The world is immeasurably poorer for the death last week of Sylvia Kristel, the Dutch actress who enlivened the libidinal imagination of an entire generation of adolescent males. Like the late Maria Schneider, who starred with Marlon Brando in Last Tango in Paris, Kristel was forever defined by her role in Emmanuelle, which made her electrifyingly famous but also pigeonholed her as a performer of soft-core erotica. While Tango may have (arguably) been a better film, Emmanuelle was for a generation of boys coming of age in the 1970s a first introduction to sensuality—assuming they actually had the nerve to go see it. After her success, she moved to Hollywood and capsized into a life of drink and drugs. In her last years, back in the Netherlands, she contracted cancer. Fittingly, and not without a certain poetry, she breathed her last in her bed.
Kinship in Kinshasa?
What better place to take froideur to great new heights than the summit of the International Organization of La Francophonie, a jamboree at which heads of state of French-speaking nations gather from time to time to—reasonably enough—speak French to each other. This year, the leaders gathered in Kinshasa, capital of the Democratic Republic of Congo, the first part of whose appellation is, in the view of French President François Hollande, a bit of a joke. At the summit, Hollande pointedly refused to applaud the address of President Joseph Kabila, his undemocratic Congolese host, and the handshake they exchanged before the event began was perfunctory, at best. (Madame Kabila, too, got the briefest handshake, and none of the extravagant hand-kissing that Frenchmen reserve for ladies they wish to flatter.) Hollande also made it a point to visit Etienne Tshisekedi, the 80-year-old opposition leader widely thought to have won the elections in December 2011, a man to whom the press were denied access for the duration of the summit. After their meeting, a forthright Hollande told reporters, “Speaking French also means speaking about human rights, because the rights of man were written in French.”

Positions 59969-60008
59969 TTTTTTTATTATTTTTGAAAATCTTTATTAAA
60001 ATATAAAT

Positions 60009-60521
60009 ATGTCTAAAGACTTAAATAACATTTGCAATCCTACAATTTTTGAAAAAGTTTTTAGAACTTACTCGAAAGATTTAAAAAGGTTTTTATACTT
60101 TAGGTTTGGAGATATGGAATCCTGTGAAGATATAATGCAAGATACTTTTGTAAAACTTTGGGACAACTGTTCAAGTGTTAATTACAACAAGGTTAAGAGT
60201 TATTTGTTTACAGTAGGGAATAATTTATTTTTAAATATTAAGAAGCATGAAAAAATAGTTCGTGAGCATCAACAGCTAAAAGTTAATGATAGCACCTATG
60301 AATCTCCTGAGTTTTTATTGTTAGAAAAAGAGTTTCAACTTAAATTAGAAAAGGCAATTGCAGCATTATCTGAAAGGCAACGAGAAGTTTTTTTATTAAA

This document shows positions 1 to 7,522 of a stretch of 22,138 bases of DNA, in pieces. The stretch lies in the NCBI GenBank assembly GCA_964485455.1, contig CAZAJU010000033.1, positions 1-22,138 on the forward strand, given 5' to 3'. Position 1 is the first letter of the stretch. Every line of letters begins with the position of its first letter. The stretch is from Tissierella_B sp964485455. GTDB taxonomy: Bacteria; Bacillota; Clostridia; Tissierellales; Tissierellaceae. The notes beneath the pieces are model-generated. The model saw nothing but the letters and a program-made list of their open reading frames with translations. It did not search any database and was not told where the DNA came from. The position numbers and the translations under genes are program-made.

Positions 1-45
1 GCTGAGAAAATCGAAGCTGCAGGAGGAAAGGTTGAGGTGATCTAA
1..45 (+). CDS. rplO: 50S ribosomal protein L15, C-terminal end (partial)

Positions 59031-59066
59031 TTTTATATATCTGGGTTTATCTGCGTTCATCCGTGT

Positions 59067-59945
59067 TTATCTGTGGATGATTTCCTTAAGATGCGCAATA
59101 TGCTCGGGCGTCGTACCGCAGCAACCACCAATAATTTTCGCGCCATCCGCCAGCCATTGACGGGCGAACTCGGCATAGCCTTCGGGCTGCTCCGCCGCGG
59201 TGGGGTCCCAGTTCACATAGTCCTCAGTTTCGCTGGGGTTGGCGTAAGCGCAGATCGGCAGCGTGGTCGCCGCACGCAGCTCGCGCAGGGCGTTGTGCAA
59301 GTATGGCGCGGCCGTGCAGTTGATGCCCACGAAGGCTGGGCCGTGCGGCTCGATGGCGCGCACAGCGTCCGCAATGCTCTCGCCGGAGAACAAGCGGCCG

As if a relentless decline in the value of the national currency weren’t appalling enough for Iran’s citizens, three European companies that print banknotes for Tehran have announced that they will no longer do so, leaving hapless Iranians to face the prospect of a daily-dwindling supply of rials. (One is inclined, here, to offer a variation on an old Jewish joke: such bad money, and so little of it.) And yet, could a scarcity of banknotes be a blessing in disguise for the government of Mahmoud Ahmadinejad? Could an artificially induced drying up of currency help to arrest Iran’s hyperinflation? In a conversation with Steve Hanke, a professor of applied economics at Johns Hopkins and a major inflation guru, this columnist learned that in the great hyperinflation in Yugoslavia in early 1994—when monthly inflation rates peaked at 313,000,000 percent—Belgrade was running the currency presses 24 hours a day, re-denominating banknotes with additional zeroes. And then the presses simply seized up physically; no more notes could be printed, and ... the hyperinflation came to an abrupt halt. “So,” the good Professor Hanke mused, “if you cut off the paper supply, maybe this would solve the biggest problem in Iran, which is inflation ... Especially as a significant proportion of Iran’s money supply is made up of notes and coins, not plastic.”
Star of Bengal
Forty-one years after it fought a bloody war of independence to rid itself of Pakistani domination, Bangladesh will honor 140 “foreign friends” who stood by its brave, battered people in their darkest times. The honorees are a mix of the living and the posthumous, and as Dean Nelson, the London Telegraph’s sprightly South Asia editor reports, include Bob Dylan and George Harrison, both of whom performed at the 1971 Concert for Bangladesh in New York. Joan Baez is on the list, too, as is Ravi Shankar, to round off the roster of those who sang and strummed for the Bengalis. The rest of the honor roll comprises a sprinkling of generals, Mother Teresa, and a large dollop of politicians, most of whom are Indian or British. The most prominent nonmusical American? Teddy Kennedy. Henry Kissinger—no surprise—is not on the list.
With Luke Darby and Jane Teeling